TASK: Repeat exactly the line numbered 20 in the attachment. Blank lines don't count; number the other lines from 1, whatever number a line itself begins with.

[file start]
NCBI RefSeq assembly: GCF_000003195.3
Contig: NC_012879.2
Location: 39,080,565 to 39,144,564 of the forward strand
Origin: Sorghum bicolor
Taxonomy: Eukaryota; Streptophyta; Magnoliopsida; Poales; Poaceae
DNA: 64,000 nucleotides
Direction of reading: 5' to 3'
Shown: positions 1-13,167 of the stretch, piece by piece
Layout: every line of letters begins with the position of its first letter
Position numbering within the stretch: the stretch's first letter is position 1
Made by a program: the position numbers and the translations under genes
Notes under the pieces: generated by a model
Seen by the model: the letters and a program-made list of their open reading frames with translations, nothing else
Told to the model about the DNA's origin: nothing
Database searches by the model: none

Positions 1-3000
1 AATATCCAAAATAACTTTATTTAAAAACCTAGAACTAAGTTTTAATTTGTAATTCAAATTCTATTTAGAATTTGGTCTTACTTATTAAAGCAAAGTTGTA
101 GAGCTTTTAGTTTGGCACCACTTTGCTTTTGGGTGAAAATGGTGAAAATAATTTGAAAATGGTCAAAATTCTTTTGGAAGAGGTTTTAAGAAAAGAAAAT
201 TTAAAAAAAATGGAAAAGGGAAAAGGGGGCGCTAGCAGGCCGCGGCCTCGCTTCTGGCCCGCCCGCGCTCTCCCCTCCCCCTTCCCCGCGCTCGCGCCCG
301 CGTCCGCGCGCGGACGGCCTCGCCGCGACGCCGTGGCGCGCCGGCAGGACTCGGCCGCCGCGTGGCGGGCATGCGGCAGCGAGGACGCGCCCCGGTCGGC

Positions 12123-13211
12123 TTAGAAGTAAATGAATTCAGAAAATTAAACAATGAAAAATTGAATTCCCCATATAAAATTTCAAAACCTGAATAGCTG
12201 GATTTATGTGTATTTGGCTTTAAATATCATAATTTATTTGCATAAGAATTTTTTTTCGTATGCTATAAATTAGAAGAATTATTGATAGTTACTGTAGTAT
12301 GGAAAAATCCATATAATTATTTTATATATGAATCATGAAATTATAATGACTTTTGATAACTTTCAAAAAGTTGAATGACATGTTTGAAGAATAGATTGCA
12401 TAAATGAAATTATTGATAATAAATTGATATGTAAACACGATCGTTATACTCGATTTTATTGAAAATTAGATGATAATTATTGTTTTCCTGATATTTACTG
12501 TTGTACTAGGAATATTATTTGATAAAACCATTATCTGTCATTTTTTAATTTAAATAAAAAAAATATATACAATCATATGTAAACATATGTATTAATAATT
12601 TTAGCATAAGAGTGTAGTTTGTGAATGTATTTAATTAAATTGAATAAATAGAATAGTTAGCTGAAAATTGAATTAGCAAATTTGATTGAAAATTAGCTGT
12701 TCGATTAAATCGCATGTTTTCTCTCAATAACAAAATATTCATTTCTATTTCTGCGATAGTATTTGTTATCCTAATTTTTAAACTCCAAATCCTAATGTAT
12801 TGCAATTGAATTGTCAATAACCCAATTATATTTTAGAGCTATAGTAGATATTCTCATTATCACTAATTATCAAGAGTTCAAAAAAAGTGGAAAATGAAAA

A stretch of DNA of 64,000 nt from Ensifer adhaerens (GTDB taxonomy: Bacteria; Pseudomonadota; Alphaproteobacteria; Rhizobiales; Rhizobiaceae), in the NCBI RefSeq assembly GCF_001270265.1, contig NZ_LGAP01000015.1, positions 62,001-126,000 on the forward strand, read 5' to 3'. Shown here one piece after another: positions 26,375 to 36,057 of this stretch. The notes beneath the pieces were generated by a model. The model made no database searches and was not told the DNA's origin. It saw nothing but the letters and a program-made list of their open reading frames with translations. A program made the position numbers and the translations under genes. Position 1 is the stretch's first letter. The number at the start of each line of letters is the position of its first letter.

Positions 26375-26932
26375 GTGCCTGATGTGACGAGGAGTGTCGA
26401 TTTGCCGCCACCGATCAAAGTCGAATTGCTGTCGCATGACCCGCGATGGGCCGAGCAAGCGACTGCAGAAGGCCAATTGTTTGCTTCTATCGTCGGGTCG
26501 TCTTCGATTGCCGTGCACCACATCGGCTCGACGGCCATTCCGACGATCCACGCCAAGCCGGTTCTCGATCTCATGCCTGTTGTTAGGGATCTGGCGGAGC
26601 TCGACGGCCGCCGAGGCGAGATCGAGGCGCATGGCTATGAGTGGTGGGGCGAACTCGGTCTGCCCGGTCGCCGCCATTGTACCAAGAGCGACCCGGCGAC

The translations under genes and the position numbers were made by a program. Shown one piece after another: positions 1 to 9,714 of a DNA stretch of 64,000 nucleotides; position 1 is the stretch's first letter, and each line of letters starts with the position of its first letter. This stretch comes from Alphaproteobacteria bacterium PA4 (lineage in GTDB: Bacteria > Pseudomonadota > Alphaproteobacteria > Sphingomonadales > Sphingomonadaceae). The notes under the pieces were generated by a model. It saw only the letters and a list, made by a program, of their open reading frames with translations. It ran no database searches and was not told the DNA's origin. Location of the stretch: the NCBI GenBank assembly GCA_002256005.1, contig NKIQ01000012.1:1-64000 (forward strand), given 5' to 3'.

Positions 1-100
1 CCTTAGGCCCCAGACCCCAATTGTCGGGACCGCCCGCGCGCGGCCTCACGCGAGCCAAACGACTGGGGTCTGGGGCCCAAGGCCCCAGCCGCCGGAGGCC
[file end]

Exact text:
301 CGTCCGCGCGCGGACGGCCTCGCCGCGACGCCGTGGCGCGCCGGCAGGACTCGGCCGCCGCGTGGCGGGCATGCGGCAGCGAGGACGCGCCCCGGTCGGC